Friday, August 16, 2013

"Lee Daniels' The Butler": synoptic history of the Civil Rights movement, and the confluence of submission with "subversion"

"Lee Daniels’ The Butler" seems almost too hasty to be optimally effective; it might have well made a good television series.  It tells, loosely, the story of Eugene Allen, renamed as Cecil Gaines, played by Forest Whitaker. The film is based on a Washington Post article "A Butler Well-Served by This Election" by Wil Haygood in 2008, where the film ends with the election of Barack Obama. Some reviewers have noted that the biography takes episodes from the lives of several butlers, and is therefore composite. 
As the film runs through opening corporate credits (starting with The Weinstein Company), the speakers remains silent, and then the opening of the Schumann Piano Concerto rings forth.  Young Cecil  (Michael Rainey. Jr.) will see his attentive father shot on a Georgia plantation, for speaking out in a cotton field after the master (Alex Pettyfer) rapes one of the servants in a cabin.  The grandma of the house takes care of Cecil and teaches him to become a “house n___”, setting up his skill base for his “career” serving eight presidents.
The historical narrative is at times riveting, particularly when one of Cecil’s sons (David Oleyowo) becomes a freedom fighter, while Cecil watches with horror on television in the Kennedy White House.  The film pays particular heed to the Greensboro NC lunch counter sit in, and the lynchings in Mississppi (civil rights workers were murdered in 1964), and the Selma march in 1965.  The other son joins the Army and sacrifices himself in Vietnam,
The film does indeed develop the idea that sometimes “submission” or subservience is actually subversive.  I could offer my own take on it as someone who was “different” as a boy and teen in not being physically competitive with other boys, as I grew up in the 1950’s in the northern VA suburbs.  I was certainly sheltered from a lot of the evils of the world.  I learned about “Brown v. Board of Education” in a middle school classroom, but I really didn’t grasp the social inequality at a street level until my own Army service (1968-1970) and then as a young man, coming out (“a second time”) as “gay” in 1973.  It seemed as though I was supposed to be seen rather than heard because other, stronger boys might make “sacrifices” to protect me.  (I would have a “sheltered” MOS when in the Army;  the young men who serve in infantry in Vietnam were disproportionately black.)  I developed a certain attitude, where I expected to see the strength and virtue in others that I though had been demanded of me.  If I did not see it, I would not find another person worthy of love or personal attention.  I would tend to stay in my own fantasy world instead.   On the other hand, had I been physically competitive, I would have been able to “protect” others without disadvantage or “shame” and seen doing so as morally essential.   Once I could not do this, upward affiliation made more sense to me.  Society, it seemed, wanted me to “come to terms”, marry, and give it another traditional family anyway.  As an adult, it was difficult to find meaning in providing for others because I didn’t have a family of my own.  But that’s a “chicken-egg” problem.  Really, I couldn’t provide for others in a way that was expected anyway.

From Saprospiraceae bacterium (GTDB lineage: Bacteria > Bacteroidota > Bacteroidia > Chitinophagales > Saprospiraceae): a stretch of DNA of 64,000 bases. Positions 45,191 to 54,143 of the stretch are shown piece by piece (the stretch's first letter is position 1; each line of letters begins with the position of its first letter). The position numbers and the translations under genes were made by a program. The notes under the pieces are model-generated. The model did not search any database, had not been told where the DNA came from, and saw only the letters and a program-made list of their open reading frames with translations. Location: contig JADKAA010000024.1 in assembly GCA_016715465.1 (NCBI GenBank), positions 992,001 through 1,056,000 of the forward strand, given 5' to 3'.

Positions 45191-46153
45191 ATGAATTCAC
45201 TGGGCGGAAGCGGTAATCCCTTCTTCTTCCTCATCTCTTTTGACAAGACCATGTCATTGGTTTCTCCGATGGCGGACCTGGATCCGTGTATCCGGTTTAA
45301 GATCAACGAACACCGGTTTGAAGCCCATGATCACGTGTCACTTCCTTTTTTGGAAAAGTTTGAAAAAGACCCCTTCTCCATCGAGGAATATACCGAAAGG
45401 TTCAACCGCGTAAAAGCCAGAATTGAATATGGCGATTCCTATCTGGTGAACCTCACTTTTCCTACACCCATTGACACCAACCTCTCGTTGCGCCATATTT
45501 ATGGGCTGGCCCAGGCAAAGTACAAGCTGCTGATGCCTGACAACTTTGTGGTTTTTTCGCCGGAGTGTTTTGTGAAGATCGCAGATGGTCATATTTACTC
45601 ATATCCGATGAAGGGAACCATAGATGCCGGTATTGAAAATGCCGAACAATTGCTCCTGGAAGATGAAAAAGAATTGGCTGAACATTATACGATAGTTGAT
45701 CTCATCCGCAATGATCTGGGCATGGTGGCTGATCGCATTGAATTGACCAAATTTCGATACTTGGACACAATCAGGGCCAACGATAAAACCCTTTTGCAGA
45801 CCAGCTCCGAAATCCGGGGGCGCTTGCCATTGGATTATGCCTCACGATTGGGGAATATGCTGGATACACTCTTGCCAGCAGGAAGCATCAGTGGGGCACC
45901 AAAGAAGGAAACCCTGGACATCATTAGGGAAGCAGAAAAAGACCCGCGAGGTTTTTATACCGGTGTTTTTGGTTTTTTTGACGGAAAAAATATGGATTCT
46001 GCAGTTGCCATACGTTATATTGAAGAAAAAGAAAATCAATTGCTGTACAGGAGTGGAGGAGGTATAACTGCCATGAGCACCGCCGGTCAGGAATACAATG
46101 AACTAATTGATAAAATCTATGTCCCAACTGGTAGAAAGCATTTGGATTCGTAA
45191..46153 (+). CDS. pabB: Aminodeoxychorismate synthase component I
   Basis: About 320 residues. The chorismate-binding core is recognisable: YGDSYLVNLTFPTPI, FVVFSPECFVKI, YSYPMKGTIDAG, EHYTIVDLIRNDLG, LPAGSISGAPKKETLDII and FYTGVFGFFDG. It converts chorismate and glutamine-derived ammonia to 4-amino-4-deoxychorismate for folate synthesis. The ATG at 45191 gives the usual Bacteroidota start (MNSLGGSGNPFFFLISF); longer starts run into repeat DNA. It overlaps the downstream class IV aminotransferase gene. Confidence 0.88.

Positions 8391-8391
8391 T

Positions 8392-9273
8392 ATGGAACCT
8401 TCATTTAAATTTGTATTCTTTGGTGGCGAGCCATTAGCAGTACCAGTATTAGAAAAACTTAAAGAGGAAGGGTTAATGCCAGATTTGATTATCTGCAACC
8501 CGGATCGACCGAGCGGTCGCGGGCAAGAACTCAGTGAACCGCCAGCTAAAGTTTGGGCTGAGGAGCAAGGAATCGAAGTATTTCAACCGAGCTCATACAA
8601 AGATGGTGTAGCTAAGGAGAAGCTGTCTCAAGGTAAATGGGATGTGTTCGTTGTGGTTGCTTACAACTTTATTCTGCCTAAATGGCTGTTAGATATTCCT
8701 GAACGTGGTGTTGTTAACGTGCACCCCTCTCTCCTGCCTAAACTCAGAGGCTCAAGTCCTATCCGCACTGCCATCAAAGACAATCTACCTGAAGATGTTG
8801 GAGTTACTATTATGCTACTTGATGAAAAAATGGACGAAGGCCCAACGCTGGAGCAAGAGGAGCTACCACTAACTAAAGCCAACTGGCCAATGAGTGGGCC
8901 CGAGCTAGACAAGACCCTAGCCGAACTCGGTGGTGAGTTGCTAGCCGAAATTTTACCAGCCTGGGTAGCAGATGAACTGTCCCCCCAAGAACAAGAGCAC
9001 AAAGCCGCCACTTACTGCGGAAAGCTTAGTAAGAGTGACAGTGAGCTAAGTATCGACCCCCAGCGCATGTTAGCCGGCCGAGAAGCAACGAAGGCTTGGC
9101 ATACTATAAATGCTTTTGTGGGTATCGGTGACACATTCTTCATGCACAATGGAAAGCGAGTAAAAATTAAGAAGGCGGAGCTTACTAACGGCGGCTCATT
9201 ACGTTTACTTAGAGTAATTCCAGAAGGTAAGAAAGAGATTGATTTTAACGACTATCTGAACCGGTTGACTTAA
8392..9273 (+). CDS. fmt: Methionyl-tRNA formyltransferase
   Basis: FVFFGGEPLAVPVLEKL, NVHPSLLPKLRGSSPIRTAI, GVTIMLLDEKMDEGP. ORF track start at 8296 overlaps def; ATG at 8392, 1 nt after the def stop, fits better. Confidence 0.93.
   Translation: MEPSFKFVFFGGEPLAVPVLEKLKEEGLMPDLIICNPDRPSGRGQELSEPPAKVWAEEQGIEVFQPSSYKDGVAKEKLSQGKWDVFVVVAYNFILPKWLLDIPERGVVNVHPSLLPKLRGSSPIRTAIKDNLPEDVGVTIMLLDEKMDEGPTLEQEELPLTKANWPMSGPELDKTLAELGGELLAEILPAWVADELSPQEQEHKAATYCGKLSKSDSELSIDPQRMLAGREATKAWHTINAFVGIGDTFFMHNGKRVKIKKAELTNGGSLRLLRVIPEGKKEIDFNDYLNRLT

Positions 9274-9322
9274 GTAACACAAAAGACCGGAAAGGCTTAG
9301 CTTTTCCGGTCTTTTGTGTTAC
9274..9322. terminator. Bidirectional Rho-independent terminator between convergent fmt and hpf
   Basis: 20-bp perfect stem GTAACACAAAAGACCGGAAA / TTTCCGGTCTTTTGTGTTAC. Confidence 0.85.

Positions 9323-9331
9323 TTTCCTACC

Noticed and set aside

But Cecil Gaines does so.  He accepts his place in the world (in a way I would not), and eventually wins the respect of each president, to the point that finally Ronald Reagan (Alan Rickman, with Jane Fonda as Nancy) personally intervenes to give black staff equal pay.

Even the street activism of Cecil's son involves a certain submission to the goals of the group.
Oprah Winfrey is appropriate gritty as Cecil’s wife, Gloria, and ages to age 90 in the movie.  She stands by Cecil in dealing with the more rebellious son, who will not accept the “shame” of submission, and eventually joins the Blank Panthers before running for Congress.  It's a little disconcerting to see Oprah smoke cigarettes, even when acting.  

The film highlights the former use of the word "Negro" as being acceptable at one time, as with LBJ. 
This “independent” film has plenty of other A-list stars, including Robin Williams as Ike, James Marsden as Jack Kenney and Live Schreiber as LBJ.

The film was originally developed by Columbia and sold to TWC in a turnaround.  A dispute with Warner Brothers over a silent short film by the name “The Butler” led to the official placing of Lee Daniels’s name (without the extra possessive apostrophe) in the official title.  But normally in the film business, it is acceptable for different films to have the same title, as long as it is not a trademarked franchise of sequels.
The best official site that I can find is the TWC blog here

This film is said to be Oprah’s first major film role in 15 years.  Oprah did mention that she was fortunate to go to integrated schools when on ABC’s “The View” today.

I saw the film with a moderate Friday afternoon crowd at the Angelika Mosaic in Merrifield, VA today. 


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